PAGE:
By Judy Nichols
The day we entered Canyon de Chelly, in mid-May, water, lots of it, was flowing through the canyon.
“Usually, by mid-April, the water has dried up,” our guide, Daniel, told us. “This year, we had more than 15 inches of snow. Last year, we had none. I can’t get my tractor in to plant the corn on my mother’s land. My cousin’s bringing his tractor in today. Maybe tomorrow I’ll take the day off to try.”
Both sides of Daniel’s family have lived in the canyon for three generations, growing corn and tending orchards of apple, peach, pear and plum. His mother has two, 5-acre fields and about four acres of orchards. The land, about an hour-and-a-quarter drive into the canyon, has passed from Daniel’s great-grandmother, to his grandmother, to his mother, always to the oldest female in the family.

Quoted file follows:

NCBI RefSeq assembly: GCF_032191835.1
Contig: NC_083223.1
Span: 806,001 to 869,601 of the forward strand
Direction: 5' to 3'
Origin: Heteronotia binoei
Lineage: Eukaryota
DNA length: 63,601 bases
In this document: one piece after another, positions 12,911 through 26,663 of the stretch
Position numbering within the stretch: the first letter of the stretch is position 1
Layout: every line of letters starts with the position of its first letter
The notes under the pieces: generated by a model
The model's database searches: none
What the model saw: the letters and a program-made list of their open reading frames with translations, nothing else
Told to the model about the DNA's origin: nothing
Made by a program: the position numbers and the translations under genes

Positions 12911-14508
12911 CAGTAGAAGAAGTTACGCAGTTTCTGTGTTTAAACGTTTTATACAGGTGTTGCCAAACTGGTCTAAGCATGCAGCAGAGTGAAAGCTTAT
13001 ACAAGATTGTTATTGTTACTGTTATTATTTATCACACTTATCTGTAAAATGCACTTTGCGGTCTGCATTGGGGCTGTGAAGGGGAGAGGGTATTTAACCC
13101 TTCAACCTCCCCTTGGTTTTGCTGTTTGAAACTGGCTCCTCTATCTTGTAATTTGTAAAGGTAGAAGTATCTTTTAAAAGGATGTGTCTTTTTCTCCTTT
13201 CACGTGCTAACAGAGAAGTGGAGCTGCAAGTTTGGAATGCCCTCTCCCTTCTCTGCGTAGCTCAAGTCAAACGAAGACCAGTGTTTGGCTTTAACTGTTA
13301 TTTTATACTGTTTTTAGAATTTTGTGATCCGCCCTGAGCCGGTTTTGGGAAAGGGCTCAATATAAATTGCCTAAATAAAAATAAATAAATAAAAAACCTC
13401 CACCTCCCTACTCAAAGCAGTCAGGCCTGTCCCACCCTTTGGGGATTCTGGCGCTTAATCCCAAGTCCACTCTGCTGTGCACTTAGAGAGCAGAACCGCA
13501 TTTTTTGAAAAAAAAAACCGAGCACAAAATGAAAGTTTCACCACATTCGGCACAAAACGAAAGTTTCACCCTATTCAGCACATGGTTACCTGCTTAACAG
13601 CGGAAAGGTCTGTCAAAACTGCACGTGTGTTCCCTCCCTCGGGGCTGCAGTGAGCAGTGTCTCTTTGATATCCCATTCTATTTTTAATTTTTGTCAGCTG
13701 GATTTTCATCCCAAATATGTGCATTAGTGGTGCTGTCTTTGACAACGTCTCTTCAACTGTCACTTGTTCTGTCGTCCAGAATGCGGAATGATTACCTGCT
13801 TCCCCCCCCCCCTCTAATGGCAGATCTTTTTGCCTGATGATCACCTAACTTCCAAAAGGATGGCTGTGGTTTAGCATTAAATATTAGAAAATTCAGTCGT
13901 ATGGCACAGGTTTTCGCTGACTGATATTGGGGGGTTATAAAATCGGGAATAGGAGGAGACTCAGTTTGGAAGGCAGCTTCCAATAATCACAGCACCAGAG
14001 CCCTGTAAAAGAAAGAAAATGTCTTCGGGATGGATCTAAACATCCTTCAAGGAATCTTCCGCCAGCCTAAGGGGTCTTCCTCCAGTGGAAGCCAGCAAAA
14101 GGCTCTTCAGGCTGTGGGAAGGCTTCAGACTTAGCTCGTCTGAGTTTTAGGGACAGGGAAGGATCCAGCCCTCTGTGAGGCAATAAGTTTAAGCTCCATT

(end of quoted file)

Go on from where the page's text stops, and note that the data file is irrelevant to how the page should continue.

As a child, Daniel would climb sandstone cliffs, which rise up to 1,000 feet and hold treasures of Anasazi ruins, petroglyphs, pictographs, ladders used to escape marauding U.S. Cavalry, and caves that still bear chips from the bullets of Spanish conquistadors who killed 115 defenseless Navajos.